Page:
Posts Tagged ‘fine decor’

Brightening and Updating a Master Bedroom

November 15, 2021
Old, dated and dingy paper has been stripped off, walls are primed, and now ready for wallpaper.
Done. Palm leaves accent wall on the left looks out into a landscaped courtyard. The quieter paper on the right going on three walls.
Close up of the accent wall. The paper has a light sheen.
By Fine Decor. A non-woven material / paste the wall installation method (I usually prefer to paste the paper).
Bright pastel colors, and an easy-to-live with design that sort of fades into the background, giving a textured look. This is a good choice when you want the items in the room (furnishings, artwork) to take center stage, and the wallpaper simply provides a soft backdrop.
Close up.
A Street Prints, a very good brand. This is also non-woven, paste-the-wall wallpaper.

This room adjoins the master bath I blogged about on Nov. 12. Scroll down and see how beautifully the papers in all three areas coordinate, both in color and in theme.

Gradually, through my blog posts, you will see how five rooms in this home were updated and “cheered up” by the new colors and patterns.

This home is in League City, a south suburb of Houston.

“Waves” In Contemporary Powder Room

January 8, 2021

I love how the color and pattern play off the tiled accent wall behind the sink and mirror.

The wallpaper is by Fine Decor Wallcoverings, in their Terence Conran line. Like most modern papers from Great Britain, it is a non-woven substrate, and can be hung via the paste-the-wall method. In complicated rooms like bathrooms, I find it better to paste the paper.

This new and very contemporary home is in the Memorial / Beltway 8 area of west Houston.

Sparkling Glitzy Damask Accent Wall for Teen Girl’s Bedroom

July 25, 2020


Combine glamour, tradition, and sparkle, and you get this large-scale damask pattern for an accent wall for this “girly girl’s” bedroom near West University Place in Houston.

If you are standing at the right spots, you can see the built-in sparkle and glimmer on the wallpaper.

This material was a non-woven, so I could use the paste-the-wall method (instead of hauling in my large and cumbersome work table). N-W’s have a high fiberglass content and are hard to tear. They are designed to strip off the wall easily and in one piece, when it’s time to redecorate.

Like many of the N-W’s, this one has a vinyl type surface, so will hold up to some dirt and washings, and resist some bops and dings, as well.

This particular N-W product did tend to crease very easily (see second-to-last photo), so it was important to handle it delicately.

The wallpaper is by Fine Decor Wallcoverings, and was bought from my favorite source for good quality, product knowledge, expert service, and competitive price – Dorota Hartwig at Southwestern Paint on Bissonnet near Kirby. (713) 520-6262 or dorotasouthwestern@hotmail.com. She is great at helping you find just the perfect paper! Discuss your project and make an appointment before heading over to see her.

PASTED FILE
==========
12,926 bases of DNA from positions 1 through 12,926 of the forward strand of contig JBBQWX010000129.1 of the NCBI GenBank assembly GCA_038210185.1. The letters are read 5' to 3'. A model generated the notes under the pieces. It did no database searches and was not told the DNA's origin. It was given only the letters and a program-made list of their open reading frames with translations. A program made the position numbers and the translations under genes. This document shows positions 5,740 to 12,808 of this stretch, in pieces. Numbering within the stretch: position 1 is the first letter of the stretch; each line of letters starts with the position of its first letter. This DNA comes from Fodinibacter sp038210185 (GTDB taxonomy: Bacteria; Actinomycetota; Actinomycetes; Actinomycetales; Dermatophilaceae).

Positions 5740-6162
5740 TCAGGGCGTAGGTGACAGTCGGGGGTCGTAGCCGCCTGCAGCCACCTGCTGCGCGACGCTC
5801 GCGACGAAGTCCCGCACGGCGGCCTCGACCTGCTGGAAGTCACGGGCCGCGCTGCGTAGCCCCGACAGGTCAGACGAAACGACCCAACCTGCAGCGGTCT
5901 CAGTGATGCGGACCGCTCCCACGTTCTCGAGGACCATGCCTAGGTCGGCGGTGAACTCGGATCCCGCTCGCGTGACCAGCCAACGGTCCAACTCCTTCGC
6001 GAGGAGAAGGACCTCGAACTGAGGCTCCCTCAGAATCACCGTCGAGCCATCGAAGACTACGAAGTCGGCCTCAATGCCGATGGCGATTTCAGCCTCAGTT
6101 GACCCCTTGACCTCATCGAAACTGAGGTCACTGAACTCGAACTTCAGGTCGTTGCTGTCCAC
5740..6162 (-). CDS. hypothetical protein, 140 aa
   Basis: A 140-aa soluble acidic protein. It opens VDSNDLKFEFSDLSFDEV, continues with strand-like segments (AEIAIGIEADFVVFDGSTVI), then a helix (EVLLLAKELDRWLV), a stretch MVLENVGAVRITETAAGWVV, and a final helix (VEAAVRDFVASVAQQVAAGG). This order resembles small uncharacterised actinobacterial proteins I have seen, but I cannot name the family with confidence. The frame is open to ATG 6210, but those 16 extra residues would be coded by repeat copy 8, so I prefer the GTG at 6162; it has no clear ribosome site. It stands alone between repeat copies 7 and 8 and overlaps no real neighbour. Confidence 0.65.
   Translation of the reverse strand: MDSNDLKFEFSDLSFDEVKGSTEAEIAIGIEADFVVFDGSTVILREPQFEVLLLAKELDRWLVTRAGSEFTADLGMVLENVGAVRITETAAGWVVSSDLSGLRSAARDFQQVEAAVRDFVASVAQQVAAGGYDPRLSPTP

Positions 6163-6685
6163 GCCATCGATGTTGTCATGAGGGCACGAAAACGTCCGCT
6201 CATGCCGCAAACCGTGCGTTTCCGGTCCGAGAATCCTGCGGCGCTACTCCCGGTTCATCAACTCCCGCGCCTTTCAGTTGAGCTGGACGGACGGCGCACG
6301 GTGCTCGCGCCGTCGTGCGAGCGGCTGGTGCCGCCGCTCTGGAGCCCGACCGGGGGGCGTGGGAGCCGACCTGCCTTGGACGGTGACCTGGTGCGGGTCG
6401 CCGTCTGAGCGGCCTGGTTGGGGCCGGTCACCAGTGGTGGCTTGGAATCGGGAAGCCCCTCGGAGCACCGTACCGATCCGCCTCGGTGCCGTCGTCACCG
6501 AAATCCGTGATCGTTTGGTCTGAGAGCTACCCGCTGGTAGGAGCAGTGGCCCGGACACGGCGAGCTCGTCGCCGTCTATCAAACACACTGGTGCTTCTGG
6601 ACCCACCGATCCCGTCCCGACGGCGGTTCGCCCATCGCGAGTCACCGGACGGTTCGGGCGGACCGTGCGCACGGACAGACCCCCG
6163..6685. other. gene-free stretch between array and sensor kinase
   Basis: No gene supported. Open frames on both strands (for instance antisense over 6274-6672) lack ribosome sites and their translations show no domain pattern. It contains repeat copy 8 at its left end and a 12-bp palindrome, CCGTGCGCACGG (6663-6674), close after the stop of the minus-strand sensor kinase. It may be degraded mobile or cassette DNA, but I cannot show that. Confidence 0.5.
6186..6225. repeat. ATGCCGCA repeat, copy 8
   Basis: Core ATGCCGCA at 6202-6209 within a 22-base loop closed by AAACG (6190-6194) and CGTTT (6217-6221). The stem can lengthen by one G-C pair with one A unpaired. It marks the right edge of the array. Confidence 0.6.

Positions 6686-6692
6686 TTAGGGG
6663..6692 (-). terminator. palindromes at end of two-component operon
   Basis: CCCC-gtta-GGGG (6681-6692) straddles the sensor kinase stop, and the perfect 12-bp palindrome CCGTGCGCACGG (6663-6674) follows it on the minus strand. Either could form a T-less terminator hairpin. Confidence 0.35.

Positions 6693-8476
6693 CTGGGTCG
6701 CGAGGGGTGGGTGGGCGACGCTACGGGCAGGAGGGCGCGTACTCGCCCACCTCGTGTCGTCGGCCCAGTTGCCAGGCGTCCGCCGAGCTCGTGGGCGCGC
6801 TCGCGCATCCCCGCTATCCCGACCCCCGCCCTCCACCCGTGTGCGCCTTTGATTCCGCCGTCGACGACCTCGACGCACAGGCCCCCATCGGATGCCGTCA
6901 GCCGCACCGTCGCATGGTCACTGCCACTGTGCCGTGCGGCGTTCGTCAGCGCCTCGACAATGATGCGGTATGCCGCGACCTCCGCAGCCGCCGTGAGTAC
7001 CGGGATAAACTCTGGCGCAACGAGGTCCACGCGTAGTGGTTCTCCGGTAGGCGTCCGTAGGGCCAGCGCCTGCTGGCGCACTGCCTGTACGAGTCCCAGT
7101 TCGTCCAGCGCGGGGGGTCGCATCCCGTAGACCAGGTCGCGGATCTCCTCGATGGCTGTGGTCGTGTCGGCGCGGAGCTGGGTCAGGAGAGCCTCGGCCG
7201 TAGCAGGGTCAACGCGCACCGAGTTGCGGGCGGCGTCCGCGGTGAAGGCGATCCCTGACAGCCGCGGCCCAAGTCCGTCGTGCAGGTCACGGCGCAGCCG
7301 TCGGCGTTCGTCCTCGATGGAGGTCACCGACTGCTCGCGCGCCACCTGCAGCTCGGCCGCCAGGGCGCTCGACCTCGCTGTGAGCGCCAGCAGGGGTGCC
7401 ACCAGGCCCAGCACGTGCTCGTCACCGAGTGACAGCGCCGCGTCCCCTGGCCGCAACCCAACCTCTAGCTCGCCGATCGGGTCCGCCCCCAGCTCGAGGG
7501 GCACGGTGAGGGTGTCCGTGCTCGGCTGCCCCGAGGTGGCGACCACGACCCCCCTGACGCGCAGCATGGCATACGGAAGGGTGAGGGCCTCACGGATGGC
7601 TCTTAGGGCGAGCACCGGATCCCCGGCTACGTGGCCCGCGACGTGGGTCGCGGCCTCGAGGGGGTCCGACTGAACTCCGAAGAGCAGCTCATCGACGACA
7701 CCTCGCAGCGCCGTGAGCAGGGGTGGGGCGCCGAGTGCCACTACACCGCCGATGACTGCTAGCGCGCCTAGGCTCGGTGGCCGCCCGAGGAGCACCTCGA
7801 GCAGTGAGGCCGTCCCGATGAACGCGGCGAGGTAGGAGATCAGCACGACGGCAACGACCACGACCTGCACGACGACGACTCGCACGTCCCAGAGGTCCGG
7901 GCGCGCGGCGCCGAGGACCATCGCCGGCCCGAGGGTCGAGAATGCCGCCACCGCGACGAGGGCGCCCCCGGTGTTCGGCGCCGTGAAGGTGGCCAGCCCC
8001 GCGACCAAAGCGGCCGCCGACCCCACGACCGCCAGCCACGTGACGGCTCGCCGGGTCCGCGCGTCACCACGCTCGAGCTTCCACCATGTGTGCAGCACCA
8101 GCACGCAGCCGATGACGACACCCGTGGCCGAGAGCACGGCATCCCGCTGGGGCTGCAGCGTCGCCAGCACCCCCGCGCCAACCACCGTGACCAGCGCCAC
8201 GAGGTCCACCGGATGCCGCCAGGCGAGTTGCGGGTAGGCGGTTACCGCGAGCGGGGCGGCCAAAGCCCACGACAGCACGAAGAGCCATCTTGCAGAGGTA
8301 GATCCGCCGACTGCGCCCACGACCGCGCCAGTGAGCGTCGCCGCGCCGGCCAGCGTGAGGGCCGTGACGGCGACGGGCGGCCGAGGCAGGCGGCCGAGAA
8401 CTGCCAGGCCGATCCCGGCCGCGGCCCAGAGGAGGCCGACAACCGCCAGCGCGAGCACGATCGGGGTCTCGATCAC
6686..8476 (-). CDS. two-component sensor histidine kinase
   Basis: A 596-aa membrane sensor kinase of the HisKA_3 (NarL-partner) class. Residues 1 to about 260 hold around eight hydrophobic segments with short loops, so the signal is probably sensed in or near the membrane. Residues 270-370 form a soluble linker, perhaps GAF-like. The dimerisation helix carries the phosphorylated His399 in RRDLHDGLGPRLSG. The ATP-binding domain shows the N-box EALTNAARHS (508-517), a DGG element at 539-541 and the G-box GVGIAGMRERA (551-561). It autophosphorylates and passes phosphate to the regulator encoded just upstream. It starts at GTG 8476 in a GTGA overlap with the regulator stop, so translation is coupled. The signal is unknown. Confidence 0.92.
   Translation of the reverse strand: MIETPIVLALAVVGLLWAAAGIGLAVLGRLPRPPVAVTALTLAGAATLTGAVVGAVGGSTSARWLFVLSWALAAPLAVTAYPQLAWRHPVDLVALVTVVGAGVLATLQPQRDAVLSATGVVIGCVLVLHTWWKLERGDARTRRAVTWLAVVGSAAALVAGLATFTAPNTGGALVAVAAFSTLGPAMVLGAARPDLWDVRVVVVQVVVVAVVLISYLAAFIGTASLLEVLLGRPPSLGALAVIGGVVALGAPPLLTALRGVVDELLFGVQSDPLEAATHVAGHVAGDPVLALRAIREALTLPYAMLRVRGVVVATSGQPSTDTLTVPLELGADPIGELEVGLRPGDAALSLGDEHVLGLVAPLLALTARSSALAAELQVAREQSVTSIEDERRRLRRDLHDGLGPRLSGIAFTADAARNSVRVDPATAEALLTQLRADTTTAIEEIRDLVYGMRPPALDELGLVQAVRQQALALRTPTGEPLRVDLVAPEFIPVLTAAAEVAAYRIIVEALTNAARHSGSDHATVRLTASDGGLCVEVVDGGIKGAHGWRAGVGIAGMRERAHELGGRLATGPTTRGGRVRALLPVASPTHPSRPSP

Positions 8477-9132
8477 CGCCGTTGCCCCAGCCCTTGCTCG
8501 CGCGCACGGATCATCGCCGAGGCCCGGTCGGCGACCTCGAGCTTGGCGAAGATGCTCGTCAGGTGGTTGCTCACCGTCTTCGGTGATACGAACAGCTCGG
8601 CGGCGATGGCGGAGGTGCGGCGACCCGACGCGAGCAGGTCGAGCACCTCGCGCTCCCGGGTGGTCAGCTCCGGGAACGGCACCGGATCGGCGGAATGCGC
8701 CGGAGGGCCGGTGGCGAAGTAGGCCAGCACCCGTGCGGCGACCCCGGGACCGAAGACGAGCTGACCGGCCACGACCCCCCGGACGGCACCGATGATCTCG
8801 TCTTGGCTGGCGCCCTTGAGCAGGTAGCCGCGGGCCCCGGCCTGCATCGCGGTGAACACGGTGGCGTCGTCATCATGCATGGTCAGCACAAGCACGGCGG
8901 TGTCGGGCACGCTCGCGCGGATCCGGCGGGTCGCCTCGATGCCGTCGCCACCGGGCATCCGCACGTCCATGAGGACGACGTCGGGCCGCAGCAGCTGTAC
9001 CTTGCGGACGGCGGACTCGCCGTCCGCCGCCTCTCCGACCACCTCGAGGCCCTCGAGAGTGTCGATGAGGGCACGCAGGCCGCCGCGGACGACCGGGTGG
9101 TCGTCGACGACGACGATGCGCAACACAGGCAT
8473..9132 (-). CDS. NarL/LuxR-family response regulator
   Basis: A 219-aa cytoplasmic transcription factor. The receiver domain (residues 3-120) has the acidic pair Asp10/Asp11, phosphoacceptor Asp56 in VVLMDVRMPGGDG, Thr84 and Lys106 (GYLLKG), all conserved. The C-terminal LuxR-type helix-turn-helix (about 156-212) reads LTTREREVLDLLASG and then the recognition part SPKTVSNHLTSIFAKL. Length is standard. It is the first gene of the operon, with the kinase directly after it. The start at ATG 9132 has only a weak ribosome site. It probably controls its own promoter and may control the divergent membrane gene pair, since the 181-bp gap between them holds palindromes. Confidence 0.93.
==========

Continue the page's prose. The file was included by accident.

Brilliantly Bold

March 16, 2018


Dark powder rooms are a good look. But dark paint by itself can feel uninteresting and even closed-in.

A bit of glowing aqua and green palm leaves on this black background really punch up the drama in this Montrose (Houston) area powder room! The stacked leaves add a distinct upward movement (and fun!) to this tall, narrow space.

The homeowner searched for a long time to find a pattern she liked, in a colorway that would compliment the ice-aqua color of the glass sink. (Sorry, my poor photo doesn’t do justice to the beautiful color of this unique sink.) (The wall to the right of the wallpaper and above the sink is covered with tiny squares of tile, and the lighted mirror.)

The original blue paint just blended in with the medium-toned brown bamboo free-standing console vanity sink base. But against the black wallpaper, the stained bamboo really stood out.

This tropical wallpaper pattern is called Kalani, and is in the “Fine D├ęcor Collection” by Brewster. It is a non-woven material (which means it should strip off the wall easily when it’s time to redecorate), and is designed for a paste-the-wall installation (but I opted to paste the paper, instead.).

The material was thin, which I like, but I wasn’t fond of the plastic-y feel to the surface, plus it creased really easily. Because the paper was black and was printed on a white substrate, I used chalk to color the edges of the paper, which prevented white from showing at the seams. Once this was done, the seams were practically invisible.